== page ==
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Be Mused by Susan M. Brackney
Be Mused : Hiding Behind Wordsworth?

Be Mused

Hiding Behind Wordsworth?

WordsworthDear Muse,

Wordsworth said of writing something to the effect of it being moments of passion recollected in tranquility. Tranquility is the key word here, because if you want to write a novel, you first have to conceive of a fictional world, characters, etc. This is done by sitting on a couch or in the bathtub with your chin in your hand and reflecting. Only once one has thought of something to say will one be able to write something down. But when I do this, my roommates view me with undisguised contempt and call me "lazy" or say, "How come the dishes aren't done yet? You're in the exact same spot I last saw you at this morning." How do I deal with these people who hate art and don't at all understand me or my dreams? — Misunderstood

You had me until you got to the dishes. William Wordsworth was writing about poetry when he offered that bit about "emotion recollected in tranquility." More specifically, he wanted to relive or recollect actual experiences and feelings in order to permanently capture them in writing. You, on the other hand, are spending hours and hours reflecting on worlds and characters which do not yet exist. While I'll grant you the need to think before you write, I can't help but wonder if you aren't just hiding behind one dead poet's worthy words.

This is what I want to know. I ask it most gingerly and respectfully. If I were there with you I would just whisper the question in your ear, but since I am not: Are you actually writing any words down? What do you have to show for your hours of contemplation? And, also, if you're doing most of your contemplating in the bathtub or on the couch, aren't you all pruney and covered with bedsores by now?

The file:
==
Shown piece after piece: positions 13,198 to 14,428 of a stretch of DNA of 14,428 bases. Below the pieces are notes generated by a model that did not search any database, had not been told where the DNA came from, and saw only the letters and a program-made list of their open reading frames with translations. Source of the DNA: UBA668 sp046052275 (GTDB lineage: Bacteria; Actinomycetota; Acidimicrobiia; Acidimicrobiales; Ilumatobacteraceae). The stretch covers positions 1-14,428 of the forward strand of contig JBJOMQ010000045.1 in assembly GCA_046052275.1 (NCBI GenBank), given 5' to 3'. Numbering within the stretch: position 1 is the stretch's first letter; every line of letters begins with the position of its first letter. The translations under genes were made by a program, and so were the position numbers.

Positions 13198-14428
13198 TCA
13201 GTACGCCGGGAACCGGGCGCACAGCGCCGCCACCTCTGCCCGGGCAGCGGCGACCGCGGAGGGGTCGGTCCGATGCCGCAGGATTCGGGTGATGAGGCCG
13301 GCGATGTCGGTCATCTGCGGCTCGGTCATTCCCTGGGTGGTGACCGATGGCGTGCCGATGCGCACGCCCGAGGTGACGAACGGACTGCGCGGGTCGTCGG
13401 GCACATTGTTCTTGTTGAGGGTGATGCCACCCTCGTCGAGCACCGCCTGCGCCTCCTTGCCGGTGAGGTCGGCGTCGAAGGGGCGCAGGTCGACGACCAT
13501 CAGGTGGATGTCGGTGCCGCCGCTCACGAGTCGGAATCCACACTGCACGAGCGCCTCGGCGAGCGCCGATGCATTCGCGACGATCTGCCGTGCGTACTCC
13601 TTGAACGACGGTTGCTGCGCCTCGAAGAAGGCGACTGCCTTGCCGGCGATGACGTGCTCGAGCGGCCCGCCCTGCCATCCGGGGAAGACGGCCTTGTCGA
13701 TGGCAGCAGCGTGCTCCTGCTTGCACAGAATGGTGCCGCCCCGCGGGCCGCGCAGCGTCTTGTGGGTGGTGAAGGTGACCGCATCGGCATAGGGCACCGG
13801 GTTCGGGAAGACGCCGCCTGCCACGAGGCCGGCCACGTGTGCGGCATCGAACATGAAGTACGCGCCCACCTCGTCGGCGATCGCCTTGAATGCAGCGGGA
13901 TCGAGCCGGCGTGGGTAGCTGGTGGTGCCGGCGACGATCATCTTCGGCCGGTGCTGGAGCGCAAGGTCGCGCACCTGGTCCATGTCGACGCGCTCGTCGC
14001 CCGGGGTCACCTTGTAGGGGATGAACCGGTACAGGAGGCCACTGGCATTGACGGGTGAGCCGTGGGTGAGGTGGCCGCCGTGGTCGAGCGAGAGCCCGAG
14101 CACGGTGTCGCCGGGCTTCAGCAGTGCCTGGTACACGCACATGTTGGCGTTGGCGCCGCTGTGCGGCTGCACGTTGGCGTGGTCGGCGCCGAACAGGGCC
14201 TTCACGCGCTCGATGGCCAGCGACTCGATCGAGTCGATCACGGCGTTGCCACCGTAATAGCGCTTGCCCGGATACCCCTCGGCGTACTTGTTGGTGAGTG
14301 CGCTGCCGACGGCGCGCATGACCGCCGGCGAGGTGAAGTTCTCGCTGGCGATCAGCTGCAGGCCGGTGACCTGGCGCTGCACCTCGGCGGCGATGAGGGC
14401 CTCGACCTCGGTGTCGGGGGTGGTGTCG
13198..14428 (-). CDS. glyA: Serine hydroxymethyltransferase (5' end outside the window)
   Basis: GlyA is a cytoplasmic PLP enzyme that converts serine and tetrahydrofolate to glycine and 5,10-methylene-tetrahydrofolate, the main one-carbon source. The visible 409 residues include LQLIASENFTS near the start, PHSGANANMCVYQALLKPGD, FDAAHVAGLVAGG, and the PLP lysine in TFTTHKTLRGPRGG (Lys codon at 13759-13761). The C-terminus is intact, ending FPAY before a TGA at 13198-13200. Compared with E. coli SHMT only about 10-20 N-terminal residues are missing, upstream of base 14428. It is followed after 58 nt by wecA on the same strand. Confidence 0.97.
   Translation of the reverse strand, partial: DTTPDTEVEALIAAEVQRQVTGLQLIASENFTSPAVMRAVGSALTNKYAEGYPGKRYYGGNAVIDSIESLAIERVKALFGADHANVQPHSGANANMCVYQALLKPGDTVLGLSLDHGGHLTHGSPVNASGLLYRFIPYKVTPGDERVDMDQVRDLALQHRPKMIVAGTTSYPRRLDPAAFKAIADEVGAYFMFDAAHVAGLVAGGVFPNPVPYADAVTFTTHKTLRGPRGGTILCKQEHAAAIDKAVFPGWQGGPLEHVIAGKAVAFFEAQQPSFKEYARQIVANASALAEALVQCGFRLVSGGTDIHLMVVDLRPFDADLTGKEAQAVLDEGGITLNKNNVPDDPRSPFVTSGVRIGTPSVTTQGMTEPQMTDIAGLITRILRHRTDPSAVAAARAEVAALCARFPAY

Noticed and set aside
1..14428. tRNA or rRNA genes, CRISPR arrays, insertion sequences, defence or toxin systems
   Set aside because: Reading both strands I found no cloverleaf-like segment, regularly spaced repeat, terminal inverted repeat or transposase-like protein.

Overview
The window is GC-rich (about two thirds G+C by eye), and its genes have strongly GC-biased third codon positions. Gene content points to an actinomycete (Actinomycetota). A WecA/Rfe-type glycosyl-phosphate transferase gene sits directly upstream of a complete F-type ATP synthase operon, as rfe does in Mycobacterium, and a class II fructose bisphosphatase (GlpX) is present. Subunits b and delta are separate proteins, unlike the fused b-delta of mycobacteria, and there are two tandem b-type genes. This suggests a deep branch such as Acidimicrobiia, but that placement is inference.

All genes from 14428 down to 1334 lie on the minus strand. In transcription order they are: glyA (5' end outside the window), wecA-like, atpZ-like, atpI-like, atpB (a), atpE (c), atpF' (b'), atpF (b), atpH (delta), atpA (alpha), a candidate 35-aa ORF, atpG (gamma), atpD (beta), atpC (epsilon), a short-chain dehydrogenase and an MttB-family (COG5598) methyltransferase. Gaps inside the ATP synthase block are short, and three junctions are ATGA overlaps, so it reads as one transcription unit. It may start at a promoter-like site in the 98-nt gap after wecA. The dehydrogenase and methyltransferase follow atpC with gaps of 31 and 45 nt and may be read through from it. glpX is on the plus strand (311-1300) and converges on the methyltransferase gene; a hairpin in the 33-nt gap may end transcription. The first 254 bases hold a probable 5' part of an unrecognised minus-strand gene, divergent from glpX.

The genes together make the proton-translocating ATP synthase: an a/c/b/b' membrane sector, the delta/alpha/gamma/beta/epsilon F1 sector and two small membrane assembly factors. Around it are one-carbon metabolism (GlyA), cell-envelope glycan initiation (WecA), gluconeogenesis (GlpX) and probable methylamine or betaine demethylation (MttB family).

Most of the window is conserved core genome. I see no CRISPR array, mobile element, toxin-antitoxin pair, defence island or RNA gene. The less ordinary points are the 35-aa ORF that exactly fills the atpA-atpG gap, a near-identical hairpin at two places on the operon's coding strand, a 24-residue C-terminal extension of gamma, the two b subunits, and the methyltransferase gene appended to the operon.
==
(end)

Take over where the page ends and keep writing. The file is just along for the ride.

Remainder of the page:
Don't get me wrong, I know where you're coming from — I've been known to stare at the screen until droplets of blood form on my brow. But I want you to be careful since you may be jumping to some pretty kooky conclusions yourself. For one, I doubt that your roommates actually hate art or don't understand you. Have you explained what you are trying to do? If you have any writings to show, have you shared your work with them? Maybe they just need to see the results of all your thinking before they'll leave you alone. If that won't work, rest assured, there are some other good ways to get them off your back.

Because most novelists don't just conjure plot and characters out of thin air, they have to leave their houses to do research. They study their subject matter carefully; if they didn't, they probably wouldn't have too much to say.

Are you writing any elderly people into your novel? If so you might visit an old folks home and talk with some its residents to get a handle on realistic dialogue and character motivation. Or maybe you're working on some historical fiction? Visit a library or museum to study pertinent newspapers or other documents for inspiration and a sense of realism. Even if what you're working on is simply vaguely literary and you can't imagine needing to draw upon any outside sources, that's still no excuse to sit around on your [butt] all day. A change of scenery can do you — not to mention your roommates — a lot of good.

Finally, about those dishes... Wordsworth wrote a longer piece called "The Ruined Cottage." For a moment I wonder if he wasn't actually a clairvoyant beholding your deteriorating household. Just so you know, I get some of my very best ideas while I'm doing the dishes and maybe you will too. One thing's for sure, your roommates will back off if they see you making some real progress. •

© 2001 Susan M. Brackney. All rights reserved.

Susan M. Brackney Need a little help finding your way on the road less traveled? Susan M. Brackney, author of The Lost Soul Companion will try to solve your creative quandaries. More »